One of the maxims emerging from the global economic crisis has been that greed and a lack of oversight were the main culprits in the meltdown. The greed was hardly surprising, but the discarding of what has been the conventional wisdom in recent years – the freer the market, the better – has raised eyebrows.
Nowhere are eyebrows higher than in Beijing, where officials have seen their worst fears about unregulated economic activity seemingly confirmed. After years of being lectured about opening up, Beijing now looks wiser for its prudence.
China’s securities regulator even sneaked in a chance to thumb its nose at overseas regulators. While foreign counterparts clamped down on short selling, which some had blamed for exacerbating sell-offs in the mounting crisis, China moved forward a program to introduce the practice to mainland markets.
But it would be unwise for Beijing to take the wrong lessons from the financial crisis. Its own actions have sent mixed signals. On the one hand, past experience has some investors convinced they can rely on the government to step in should things get too dicey. On the other, Beijing has not always met those expectations.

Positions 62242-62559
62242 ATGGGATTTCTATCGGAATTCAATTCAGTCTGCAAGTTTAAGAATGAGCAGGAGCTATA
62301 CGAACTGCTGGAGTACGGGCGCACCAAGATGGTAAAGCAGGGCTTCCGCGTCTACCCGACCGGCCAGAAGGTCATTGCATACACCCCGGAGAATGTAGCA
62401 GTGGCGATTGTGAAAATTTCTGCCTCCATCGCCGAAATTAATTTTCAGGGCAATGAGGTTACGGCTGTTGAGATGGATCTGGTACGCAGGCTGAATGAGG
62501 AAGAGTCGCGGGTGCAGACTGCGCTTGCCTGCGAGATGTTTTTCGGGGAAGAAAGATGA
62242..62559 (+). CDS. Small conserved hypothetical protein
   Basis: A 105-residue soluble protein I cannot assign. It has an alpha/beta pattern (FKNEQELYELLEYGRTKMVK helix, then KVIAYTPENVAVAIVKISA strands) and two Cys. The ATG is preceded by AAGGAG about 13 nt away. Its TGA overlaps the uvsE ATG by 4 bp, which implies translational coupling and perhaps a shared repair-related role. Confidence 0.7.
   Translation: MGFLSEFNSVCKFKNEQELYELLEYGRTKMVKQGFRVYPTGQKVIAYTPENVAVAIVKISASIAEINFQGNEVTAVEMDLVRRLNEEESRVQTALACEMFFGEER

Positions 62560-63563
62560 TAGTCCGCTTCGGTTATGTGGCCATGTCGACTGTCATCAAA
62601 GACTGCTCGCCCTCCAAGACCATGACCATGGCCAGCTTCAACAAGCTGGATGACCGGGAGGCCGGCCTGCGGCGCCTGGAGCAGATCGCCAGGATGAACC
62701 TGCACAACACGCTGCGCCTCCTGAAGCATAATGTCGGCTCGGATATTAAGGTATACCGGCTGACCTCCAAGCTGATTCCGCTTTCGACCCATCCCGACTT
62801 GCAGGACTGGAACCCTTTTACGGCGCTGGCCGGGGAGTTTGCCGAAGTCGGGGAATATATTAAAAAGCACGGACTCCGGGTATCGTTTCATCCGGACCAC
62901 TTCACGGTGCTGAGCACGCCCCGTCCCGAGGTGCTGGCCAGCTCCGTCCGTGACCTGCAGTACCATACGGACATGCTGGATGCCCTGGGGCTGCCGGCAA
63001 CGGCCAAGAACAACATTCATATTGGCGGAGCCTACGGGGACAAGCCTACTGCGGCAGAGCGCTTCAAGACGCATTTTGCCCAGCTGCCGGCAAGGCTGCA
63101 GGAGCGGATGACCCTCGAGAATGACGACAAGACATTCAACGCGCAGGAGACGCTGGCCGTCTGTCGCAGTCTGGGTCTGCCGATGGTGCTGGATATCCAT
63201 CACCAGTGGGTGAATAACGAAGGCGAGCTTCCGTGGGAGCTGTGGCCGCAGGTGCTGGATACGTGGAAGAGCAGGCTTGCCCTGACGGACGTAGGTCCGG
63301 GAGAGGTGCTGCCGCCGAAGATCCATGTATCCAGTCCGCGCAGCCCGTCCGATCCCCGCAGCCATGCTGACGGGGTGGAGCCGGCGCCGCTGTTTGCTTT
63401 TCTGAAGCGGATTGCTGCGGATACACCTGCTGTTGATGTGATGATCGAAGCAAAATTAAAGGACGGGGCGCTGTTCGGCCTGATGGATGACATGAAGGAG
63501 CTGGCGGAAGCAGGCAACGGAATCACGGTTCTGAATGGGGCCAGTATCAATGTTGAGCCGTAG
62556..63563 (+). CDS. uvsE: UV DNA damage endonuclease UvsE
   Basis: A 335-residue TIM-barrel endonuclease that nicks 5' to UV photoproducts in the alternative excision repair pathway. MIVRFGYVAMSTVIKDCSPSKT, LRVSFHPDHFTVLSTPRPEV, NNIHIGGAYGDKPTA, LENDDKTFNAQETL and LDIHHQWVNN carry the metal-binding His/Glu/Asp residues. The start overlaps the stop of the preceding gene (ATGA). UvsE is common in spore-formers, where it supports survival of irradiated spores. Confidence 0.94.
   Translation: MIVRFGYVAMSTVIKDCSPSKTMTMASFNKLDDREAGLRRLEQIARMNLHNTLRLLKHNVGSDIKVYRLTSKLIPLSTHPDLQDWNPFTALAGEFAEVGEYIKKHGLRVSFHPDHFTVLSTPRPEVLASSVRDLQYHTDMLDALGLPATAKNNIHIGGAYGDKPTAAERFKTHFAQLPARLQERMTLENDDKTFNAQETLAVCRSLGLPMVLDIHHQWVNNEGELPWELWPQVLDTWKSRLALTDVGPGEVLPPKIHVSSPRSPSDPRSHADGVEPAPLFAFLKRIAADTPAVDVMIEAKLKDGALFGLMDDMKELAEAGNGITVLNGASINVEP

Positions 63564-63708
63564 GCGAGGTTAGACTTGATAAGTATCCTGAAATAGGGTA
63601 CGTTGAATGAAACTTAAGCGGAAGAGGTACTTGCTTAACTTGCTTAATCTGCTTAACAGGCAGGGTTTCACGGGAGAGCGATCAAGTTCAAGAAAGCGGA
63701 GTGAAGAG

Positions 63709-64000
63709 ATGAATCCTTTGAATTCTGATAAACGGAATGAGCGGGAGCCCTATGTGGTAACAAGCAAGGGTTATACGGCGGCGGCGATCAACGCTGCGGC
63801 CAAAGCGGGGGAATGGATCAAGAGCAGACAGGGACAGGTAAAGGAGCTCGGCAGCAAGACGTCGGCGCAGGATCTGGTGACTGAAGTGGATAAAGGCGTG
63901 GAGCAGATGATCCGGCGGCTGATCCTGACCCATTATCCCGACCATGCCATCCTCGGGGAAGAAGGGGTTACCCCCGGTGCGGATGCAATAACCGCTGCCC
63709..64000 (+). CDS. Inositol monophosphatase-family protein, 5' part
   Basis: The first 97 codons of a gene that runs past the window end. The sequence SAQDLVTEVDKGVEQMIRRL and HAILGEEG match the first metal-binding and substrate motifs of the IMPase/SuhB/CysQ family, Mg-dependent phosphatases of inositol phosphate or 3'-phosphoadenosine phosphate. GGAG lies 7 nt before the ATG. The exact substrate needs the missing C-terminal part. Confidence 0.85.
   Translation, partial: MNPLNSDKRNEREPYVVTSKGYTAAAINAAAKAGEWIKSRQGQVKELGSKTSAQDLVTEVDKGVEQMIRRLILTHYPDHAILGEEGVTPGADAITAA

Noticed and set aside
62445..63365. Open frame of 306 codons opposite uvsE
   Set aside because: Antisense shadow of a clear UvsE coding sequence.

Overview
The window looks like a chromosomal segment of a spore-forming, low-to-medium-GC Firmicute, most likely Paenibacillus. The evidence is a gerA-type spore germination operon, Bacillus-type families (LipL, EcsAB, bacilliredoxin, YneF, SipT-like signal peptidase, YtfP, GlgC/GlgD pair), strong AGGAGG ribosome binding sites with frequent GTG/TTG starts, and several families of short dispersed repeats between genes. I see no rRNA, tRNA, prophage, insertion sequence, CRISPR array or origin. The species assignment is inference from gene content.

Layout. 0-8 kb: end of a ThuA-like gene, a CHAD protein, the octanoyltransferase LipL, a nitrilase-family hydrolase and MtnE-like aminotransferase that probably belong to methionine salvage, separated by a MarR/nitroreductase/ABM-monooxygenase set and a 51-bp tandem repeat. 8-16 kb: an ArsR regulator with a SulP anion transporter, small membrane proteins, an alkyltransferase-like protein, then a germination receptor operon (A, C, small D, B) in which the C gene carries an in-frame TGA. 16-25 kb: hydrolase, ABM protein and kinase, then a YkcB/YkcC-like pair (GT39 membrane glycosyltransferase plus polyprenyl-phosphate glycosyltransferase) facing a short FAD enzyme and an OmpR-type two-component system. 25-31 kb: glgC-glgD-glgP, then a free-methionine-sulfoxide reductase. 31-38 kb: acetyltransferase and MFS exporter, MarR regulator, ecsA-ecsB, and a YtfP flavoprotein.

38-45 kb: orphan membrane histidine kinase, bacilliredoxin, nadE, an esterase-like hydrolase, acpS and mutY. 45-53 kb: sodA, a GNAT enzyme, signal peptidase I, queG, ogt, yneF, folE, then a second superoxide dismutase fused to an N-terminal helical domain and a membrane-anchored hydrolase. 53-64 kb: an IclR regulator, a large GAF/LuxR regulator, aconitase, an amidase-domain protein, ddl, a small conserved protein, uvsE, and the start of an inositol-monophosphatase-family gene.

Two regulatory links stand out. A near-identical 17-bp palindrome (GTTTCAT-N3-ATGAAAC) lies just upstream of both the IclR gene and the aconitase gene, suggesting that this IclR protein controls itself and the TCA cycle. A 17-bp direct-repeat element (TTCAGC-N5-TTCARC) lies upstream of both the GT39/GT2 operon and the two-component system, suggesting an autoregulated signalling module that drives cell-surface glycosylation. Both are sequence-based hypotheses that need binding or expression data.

If both too little and too much regulation have the potential to lead to abuses, China is at present following a third, and possibly even more dangerous path: An improvised hybrid of both.
It is a hybrid that distorts valuations, making investments unnecessarily risky as the veneer of a modern market masks ongoing attempts to obscure valuations.And as the global financial crisis drags on, it is also a hybrid that reduces the ability of Chinese consumers, investors and businesses to calculate the impact of this crisis on the country’s economy.
China’s regulators may have saved the markets from the worst this time around, but their present course of action will be more damaging in the long run.
The lesson from the global financial mess should be that a combination of transparency and government oversight – but not necessarily direct involvement – is the best way to avoid a crisis.